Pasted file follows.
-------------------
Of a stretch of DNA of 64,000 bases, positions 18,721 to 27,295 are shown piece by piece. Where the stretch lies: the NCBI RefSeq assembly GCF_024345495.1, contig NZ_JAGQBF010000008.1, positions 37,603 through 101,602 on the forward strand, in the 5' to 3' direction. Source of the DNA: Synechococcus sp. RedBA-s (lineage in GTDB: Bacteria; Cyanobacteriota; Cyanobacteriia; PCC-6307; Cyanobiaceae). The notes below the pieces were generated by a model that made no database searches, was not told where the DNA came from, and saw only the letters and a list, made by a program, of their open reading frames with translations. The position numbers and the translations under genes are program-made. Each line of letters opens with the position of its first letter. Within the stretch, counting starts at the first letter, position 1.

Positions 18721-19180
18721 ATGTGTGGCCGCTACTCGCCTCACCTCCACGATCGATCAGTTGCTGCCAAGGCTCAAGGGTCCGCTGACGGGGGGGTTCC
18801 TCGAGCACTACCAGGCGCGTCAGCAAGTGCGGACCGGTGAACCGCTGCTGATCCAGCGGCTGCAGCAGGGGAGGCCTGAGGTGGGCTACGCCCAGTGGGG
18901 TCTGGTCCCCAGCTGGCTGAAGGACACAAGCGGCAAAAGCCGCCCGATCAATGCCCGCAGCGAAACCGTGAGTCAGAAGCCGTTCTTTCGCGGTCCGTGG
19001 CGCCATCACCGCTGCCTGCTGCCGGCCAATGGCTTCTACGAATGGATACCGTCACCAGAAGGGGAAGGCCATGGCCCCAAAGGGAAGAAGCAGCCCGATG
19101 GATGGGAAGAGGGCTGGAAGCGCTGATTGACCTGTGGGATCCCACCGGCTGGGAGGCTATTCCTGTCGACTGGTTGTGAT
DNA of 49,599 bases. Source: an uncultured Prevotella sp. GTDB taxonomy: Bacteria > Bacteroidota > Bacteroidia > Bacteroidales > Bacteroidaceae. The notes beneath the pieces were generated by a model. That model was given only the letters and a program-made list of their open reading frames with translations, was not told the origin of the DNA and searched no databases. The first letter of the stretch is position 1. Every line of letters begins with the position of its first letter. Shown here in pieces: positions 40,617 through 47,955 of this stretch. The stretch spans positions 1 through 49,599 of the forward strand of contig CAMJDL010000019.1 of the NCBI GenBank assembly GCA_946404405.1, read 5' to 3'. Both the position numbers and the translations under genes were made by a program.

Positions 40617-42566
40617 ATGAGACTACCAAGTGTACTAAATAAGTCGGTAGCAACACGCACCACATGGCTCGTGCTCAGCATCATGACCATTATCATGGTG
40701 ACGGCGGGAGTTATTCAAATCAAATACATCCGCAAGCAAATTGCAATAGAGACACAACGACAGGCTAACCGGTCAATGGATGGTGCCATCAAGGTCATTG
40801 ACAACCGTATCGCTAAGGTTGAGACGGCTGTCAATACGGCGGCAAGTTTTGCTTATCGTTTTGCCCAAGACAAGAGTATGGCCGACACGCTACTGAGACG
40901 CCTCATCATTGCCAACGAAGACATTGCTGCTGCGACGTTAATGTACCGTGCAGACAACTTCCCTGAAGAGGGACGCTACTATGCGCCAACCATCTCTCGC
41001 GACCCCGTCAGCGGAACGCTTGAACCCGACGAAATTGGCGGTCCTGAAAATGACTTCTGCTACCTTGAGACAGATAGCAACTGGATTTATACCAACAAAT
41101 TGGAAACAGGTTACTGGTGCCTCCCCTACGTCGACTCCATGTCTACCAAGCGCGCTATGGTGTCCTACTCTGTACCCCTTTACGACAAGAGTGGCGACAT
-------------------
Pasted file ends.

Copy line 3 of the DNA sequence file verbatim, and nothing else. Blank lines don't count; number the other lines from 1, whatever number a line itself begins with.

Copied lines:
18721 ATGTGTGGCCGCTACTCGCCTCACCTCCACGATCGATCAGTTGCTGCCAAGGCTCAAGGGTCCGCTGACGGGGGGGTTCC